How to Setup Password-less SSH Using Public – Private Keys

How to Setup Password-less SSH Using Public – Private Keys

This article shows you how to setup ssh using password-free access to a remote server. This can be used in the senario that you want your program to securely copy files from local machine to the remote server. Public key authenticate can prevent brute force SSH attacks, but only if all password-based authentication methods are disabled. First, we need to confirm that OpenSSH is the SSH software installed on the client system. Run
firedog@local$ ssh -V
from shell, and the output should be similar to this:
OpenSSH_4.3p2 Debian-5ubuntu1, OpenSSL 0.9.8b 04 May 2006
A RSA key pair must be generated on the client system. The public portion of this key pair will reside on the servers being connected to, while the private portion needs to remain on a secure local area of the client system, by default in ~/.ssh/id_rsa. The key generation can be done with the ssh-keygen utility.
firedog@local$ mkdir ~/.ssh
firedog@local$ chmod 600 ~/.ssh
firedog@local$ ssh-keygen -q -f ~/.ssh/id_rsa -t rsa
Enter passphrase (empty for no passphrase): …
Enter same passphrase again: …
Leave the passphrase blank by hitting enter twice, remember, we want our program to login into the remote system automatically. The key file should be restricted to be accessed by you only by giving 600 permission. OpenSSH may also refuse the support public key authentication if the key file is open to other users.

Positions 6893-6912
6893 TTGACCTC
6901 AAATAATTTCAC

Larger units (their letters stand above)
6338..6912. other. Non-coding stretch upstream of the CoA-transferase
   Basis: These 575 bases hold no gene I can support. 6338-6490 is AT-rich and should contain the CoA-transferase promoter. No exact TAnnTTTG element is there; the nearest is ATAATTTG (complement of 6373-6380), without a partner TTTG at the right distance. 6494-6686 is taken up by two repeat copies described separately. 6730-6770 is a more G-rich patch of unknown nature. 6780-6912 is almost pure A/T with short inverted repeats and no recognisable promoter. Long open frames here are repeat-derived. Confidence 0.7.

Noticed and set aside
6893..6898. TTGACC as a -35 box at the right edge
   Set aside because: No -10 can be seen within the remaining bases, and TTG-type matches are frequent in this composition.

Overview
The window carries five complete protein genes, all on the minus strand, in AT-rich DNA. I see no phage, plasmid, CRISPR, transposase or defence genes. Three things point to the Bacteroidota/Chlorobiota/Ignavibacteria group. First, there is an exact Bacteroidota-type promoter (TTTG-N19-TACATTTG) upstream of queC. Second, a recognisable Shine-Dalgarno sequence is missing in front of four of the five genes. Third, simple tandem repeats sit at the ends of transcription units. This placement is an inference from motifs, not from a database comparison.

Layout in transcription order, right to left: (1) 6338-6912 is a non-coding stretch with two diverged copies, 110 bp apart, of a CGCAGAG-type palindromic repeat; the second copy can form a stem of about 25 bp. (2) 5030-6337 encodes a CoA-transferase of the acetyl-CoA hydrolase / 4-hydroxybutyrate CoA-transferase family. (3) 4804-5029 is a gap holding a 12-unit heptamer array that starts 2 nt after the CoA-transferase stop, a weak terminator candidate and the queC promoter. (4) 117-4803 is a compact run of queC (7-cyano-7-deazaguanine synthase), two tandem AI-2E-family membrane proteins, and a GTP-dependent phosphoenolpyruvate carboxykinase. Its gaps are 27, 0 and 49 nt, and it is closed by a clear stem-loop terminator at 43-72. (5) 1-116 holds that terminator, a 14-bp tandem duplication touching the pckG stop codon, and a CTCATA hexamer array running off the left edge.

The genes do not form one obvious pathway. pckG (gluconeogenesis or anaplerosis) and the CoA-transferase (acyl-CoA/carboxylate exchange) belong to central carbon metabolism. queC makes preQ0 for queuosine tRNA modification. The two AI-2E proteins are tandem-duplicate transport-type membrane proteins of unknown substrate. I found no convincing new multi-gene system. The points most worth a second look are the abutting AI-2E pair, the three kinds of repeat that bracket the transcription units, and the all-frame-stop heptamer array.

$firedog@local$ chmod -R 600 ~/.ssh/*
The public portion of the RSA key pair must be copied to any servers that will be accessed by the client. The public key information to be copied should be located in the ~/.ssh/ file on the client.
# now upload the key file to the remote server
firedog@local$ scp -P  ~/.ssh/
# next, copy file to the right directory
firedog@www$ mkdir ~/.ssh
firedog@www$ chmod 600 ~/.ssh
firedog@www$ cat ~/ >> ~/.ssh/authorized_keys
firedog@www$ chmod 600 ~/.ssh/authorized_keys
firedog@www$ rm ~/
Be sure to append new public key data to the authorized_keys file, as multiple public keys may be in use. Each public key entry must be on a different line. Now you can login to the remote server without a password:
firedog@local$ ssh -P  -o PreferredAuthentications=publickey



Leave a Reply

Your email address will not be published. Required fields are marked *

My new Snowflake Blog is now live. I will not be updating this blog anymore but will continue with new contents in the Snowflake world!